Newt Gingrich’s Nevada campaign unraveling
By: Ginger Gibson
February 3, 2012 03:37 PM EST
LAS VEGAS — Newt Gingrich is not on TV here. His daily events have slowed to a trickle. He’s got a bare-bones staff working in a tiny space rented just 2 weeks ago.
The most attention he’s received since arriving in Nevada came with his snub of the state’s popular governor. Or maybe from his campaign’s incorrect claim that it would be receiving Donald Trump’s endorsement.
Gingrich’s Nevada campaign, in other words, is a mess.
For a candidate who vows to fight on until the Tampa convention, with many miles to go before a nominee is selected, his operation here and in the next few states after this isn’t likely to inspire much confidence in his ability to compete with Mitt Romney.
With just one day to go before the Nevada caucuses, his campaign isn’t using its most potent weapon: Gingrich himself. The former House speaker used to hold daily press conferences to beat up on Mitt Romney, but did only one this week. The drumbeat of daily appearances has slowed dramatically.
The campaign is mostly bumbling around the Silver State, scheduling events only to cancel them, spending virtually nothing on advertising or infrastructure and demonstrating an inability to drive a message. He hasn’t been endorsed by a single Nevada elected official and there are serious tensions between his state and national staff over scheduling.
“It shows how difficult it is to put a quick organization and quick schedule together and try to make the most of a four-day campaign,” Las Vegas-based GOP strategist Robert S. Uithoven said. “It’s a four-year campaign versus a four-day campaign here in Nevada.”
In an ominous sign for Gingrich, the problem isn’t confined to Nevada. He’s also flying by the seat of his pants in the next round of states that will vote on Tuesday — Colorado, Minnesota and Missouri. He doesn’t have much infrastructure in the first two states — Gingrich hired a spokesman Thursday in Colorado — and isn’t even on the ballot in Missouri. His campaign has been unable to say if he’ll even visit those states ahead of their votes.
The first sign of real trouble came the day after the Florida primary, when Gingrich canceled a scheduled photo op with Nevada’s Brian Sandoval, the popular first-term Republican governor.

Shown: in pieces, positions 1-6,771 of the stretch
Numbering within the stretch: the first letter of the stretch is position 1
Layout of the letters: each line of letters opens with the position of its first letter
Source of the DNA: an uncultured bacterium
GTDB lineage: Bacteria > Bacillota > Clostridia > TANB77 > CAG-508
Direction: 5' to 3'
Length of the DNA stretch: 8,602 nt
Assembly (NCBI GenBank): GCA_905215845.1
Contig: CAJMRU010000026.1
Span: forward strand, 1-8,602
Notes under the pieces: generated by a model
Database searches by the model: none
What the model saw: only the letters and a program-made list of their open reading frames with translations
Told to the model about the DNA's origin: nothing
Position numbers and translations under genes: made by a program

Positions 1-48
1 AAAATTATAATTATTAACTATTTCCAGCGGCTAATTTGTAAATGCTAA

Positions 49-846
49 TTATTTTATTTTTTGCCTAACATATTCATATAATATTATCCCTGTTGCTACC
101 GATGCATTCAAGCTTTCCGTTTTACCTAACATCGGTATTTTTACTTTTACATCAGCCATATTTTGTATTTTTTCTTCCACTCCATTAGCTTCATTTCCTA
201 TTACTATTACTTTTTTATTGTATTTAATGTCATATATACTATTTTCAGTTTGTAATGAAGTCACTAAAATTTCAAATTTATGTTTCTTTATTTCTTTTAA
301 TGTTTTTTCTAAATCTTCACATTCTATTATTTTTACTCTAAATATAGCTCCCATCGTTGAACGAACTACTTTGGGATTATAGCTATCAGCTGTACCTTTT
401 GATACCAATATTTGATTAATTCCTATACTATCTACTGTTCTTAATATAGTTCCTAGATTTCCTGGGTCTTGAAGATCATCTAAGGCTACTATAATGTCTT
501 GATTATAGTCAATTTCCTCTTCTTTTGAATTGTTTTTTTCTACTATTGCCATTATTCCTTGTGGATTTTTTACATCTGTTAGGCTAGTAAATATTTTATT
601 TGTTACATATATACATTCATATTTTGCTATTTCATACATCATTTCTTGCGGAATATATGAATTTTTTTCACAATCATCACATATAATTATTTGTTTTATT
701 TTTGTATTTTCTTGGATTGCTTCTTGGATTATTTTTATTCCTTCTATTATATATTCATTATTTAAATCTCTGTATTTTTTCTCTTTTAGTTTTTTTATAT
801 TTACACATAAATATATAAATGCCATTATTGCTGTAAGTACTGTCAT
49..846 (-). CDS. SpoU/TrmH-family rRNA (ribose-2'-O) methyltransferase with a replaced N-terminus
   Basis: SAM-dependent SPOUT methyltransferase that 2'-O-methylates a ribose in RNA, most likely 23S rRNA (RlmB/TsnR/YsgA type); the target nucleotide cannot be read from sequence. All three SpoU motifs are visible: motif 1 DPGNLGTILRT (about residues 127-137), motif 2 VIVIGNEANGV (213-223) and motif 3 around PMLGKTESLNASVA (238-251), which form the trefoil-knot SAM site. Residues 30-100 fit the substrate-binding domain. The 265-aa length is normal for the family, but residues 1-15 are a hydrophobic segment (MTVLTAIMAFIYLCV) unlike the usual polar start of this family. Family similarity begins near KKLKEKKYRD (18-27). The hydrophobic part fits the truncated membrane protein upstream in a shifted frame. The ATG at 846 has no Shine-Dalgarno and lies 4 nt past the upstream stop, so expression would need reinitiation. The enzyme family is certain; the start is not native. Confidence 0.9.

Gingrich told reporters on Wednesday that the mishap was a scheduling issue and that his campaign was working to find another time.
“Once that meeting was confirmed, I think it was a very poor move,” said Uithoven, referring to the embarrassing snafu.
Then came early word from sources close to Gingrich — reported by POLITICO and other prominent news organizations — that Trump would endorse Gingrich at one of his Vegas casinos on Thursday. Asked about it on Wednesday, Gingrich was upbeat. But it turned out the reports were wrong and Trump instead endorsed Romney. Gingrich, while touring a equipment manufacturing facility, seemed downtrodden.
“No,” said Gingrich when asked if Trump would endorse him, giving an unusually brief response for a man not known for his brevity.
Asked if Trump was endorsing Romney, Gingrich replied with a flippant, “Who knows?”
When asked about why he was holding only one event a day, Gingrich on Wednesday said that more were being added. But the events haven’t materialized. When they have, there’s been little time to promote them to the general public.
Most of Gingrich’s time in Nevada is instead devoted to fundraising. The state is home to Sheldon Adelson, the casino magnate and primary patron of the Gingrich super PAC that has run blistering negative attacks against Romney and allowed Gingrich to remain in the game, as far as TV advertising is concerned.
The fundraising is no small matter for the campaign. Money will play an even more critical role moving forward as multiple states hold primaries on the same day — requiring a television presence — and retail politics begin to take a back seat. In Nevada, Gingrich hasn’t invested anything on television or radio.
“Media levels are critically important in this type of a short campaign and given how inexpensive media is in Nevada, it would be imperative for any candidate to be on the air full tilt until Saturday,” said Pete Ernaut, a Reno-based GOP strategist. “Big advantage to Gov. Romney.”
Gingrich’s Nevada operation can be understood by a glance at his state campaign headquarters.
On the side of busy Highway 95 sits a plain white office building that is home to a real estate business and a law firm. There are no “Gingrich 2012” signs, no banner hanging over the door.
A path of white paper signs with red arrows directing visitors to the Gingrich headquarters leads to a CPA office and back through a labyrinth of offices.
There are no yard signs leaning against the wall, no boxes of pamphlets or bumper stickers to be distributed. On a Thursday afternoon, two days before the caucuses, the offices are empty.
Bob Seale, a Gingrich supporter and a partner at the Seale and Beers firm from which the campaign is renting the office, said the campaign rented space in the building after Gingrich’s Jan. 21 win in South Carolina.
Volunteers set up camp in a hotel conference room in downtown Las Vegas on Tuesday, connecting 25 phones to reach out to Nevada voters. But by Thursday, a scheduling conflict had moved them into a one-bedroom suite on the third floor.
Only three phones remain plugged in and a handful of volunteers casually punched away at the dials.